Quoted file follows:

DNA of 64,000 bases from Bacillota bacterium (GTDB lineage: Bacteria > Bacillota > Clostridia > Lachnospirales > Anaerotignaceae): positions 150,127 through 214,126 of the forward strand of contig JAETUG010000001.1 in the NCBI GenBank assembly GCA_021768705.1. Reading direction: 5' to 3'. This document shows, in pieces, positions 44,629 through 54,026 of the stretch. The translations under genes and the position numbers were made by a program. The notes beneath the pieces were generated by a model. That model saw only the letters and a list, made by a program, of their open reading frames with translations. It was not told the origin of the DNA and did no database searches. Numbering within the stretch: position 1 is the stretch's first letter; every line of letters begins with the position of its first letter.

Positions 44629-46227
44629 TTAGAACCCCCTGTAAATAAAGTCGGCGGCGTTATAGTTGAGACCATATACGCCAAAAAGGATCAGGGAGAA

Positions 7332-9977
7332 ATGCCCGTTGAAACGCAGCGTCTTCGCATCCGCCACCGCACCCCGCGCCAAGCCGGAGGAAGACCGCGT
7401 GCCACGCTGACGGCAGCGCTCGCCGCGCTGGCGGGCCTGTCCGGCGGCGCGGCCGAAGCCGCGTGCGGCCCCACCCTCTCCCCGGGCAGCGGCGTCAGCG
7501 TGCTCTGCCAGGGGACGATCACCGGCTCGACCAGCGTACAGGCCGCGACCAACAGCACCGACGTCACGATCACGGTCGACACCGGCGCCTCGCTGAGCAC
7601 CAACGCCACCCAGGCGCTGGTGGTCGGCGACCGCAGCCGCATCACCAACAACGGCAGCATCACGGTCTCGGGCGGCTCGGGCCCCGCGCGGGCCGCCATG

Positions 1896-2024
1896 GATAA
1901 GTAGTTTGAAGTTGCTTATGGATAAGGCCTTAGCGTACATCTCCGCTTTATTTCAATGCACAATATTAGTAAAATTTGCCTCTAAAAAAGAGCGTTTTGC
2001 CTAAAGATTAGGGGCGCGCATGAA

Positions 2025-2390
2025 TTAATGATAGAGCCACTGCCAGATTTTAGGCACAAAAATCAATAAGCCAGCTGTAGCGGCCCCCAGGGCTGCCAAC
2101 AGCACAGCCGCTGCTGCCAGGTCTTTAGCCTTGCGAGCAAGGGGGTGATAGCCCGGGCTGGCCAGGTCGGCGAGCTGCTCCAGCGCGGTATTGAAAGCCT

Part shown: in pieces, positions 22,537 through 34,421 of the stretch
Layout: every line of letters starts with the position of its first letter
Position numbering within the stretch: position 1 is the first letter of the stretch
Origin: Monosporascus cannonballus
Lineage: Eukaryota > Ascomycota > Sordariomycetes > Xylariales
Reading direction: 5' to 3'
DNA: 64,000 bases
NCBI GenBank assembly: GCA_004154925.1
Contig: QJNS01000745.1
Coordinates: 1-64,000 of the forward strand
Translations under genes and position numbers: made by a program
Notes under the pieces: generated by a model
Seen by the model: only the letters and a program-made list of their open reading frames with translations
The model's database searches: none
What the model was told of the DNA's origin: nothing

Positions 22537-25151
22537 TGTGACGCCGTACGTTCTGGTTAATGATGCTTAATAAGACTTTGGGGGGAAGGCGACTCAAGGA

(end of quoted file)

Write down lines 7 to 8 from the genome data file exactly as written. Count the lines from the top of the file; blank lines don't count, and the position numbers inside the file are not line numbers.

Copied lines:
7501 TGCTCTGCCAGGGGACGATCACCGGCTCGACCAGCGTACAGGCCGCGACCAACAGCACCGACGTCACGATCACGGTCGACACCGGCGCCTCGCTGAGCAC
7601 CAACGCCACCCAGGCGCTGGTGGTCGGCGACCGCAGCCGCATCACCAACAACGGCAGCATCACGGTCTCGGGCGGCTCGGGCCCCGCGCGGGCCGCCATG